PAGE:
The Purdue Office of Technology Commercialization has filed a patent application on the technology, which was developed with funding from the USDA and Purdue. Owens is looking for venture capitalists or agriculture firms to license and scale up the technology for the marketplace.

"The maps currently are in GIS format, but they can be delivered multiple ways," he said. "Ultimately farmers will want the information on their tractors so they can make decisions about where to plant, what seeding rate to use, where and how much to fertilize or more as they drive across the field."

This visualization shows soil moisture measurements taken by NASA's Aquarius instrument. Here, soil moisture in the top 2 inches of the land is visible.  Credit: NASA Goddard's Science Visualization Studio/T. Schindler

Scientists working with data from NASA's Aquarius instrument have released worldwide maps of soil moisture, showing how the wetness of the land fluctuates with the seasons and weather phenomena.

Soil moisture, the water contained within soil particles, is an important player in Earth's water cycle. It is essential for plant life and influences weather and climate. Satellite readings of soil moisture will help scientists better understand the climate system and have potential for a wide range of applications, from advancing climate models, weather forecasts, drought monitoring and flood prediction to informing water management decisions and aiding in predictions of agricultural productivity.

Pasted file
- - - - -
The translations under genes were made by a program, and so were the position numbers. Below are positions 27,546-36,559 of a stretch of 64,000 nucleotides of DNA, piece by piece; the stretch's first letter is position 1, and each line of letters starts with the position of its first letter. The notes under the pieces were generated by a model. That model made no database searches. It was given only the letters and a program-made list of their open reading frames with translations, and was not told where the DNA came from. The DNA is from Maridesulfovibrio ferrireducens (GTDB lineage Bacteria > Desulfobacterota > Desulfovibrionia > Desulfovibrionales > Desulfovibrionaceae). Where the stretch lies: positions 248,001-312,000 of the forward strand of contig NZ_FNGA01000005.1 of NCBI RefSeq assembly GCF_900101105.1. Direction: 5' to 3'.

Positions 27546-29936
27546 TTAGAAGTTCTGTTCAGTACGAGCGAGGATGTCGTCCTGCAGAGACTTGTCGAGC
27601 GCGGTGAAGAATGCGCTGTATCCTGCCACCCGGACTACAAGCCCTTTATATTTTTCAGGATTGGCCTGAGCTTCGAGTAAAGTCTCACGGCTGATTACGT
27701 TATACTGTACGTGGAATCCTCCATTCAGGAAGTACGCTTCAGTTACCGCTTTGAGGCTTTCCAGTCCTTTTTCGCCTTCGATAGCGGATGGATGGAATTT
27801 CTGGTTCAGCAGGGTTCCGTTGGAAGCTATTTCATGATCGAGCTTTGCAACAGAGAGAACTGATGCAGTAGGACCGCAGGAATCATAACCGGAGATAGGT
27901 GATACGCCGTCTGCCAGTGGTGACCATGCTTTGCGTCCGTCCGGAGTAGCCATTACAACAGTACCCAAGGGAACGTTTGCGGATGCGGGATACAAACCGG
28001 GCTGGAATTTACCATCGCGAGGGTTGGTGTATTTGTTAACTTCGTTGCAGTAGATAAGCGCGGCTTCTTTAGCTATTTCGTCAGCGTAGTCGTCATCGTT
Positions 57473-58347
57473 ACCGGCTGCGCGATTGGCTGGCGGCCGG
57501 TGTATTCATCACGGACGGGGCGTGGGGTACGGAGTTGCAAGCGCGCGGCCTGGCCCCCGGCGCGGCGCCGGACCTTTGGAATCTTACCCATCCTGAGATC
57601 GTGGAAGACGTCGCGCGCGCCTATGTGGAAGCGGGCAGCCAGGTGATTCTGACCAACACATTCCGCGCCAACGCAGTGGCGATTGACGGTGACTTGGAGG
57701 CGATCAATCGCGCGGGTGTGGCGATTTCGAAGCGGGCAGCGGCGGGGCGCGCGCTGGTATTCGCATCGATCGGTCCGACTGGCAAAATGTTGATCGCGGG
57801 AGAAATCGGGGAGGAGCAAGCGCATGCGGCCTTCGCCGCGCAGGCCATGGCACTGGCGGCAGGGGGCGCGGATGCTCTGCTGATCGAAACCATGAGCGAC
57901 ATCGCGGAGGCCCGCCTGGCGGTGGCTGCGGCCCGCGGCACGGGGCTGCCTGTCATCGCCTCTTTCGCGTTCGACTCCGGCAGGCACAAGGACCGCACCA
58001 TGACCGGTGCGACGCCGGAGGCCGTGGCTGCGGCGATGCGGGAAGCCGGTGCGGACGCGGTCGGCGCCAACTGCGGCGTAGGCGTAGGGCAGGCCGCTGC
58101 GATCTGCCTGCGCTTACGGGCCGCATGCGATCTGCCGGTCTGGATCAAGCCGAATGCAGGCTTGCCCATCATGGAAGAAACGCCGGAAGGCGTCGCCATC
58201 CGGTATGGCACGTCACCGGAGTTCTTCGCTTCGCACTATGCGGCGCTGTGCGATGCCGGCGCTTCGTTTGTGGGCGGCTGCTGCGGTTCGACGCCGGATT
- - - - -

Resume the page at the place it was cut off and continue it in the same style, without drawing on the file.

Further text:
Launched June 10, 2011, aboard the Argentinian spacecraft Aquarius/Satélite de Aplicaciones Científicas (SAC)-D, Aquarius was built to study the salt content of ocean surface waters. The new soil wetness measurements were not in the mission's primary science objectives, but a NASA-funded team led by U.S. Department of Agriculture (USDA) researchers has developed a method to retrieve soil moisture data from the instrument's microwave radiometer.

The Aquarius measurements are considerably coarser in spatial resolution than the measurements from the upcoming NASA Soil Moisture Active Passive (SMAP) mission, which was specifically designed to provide the highest quality soil moisture measurements available, including a spatial resolution 10 times that offered by Aquarius.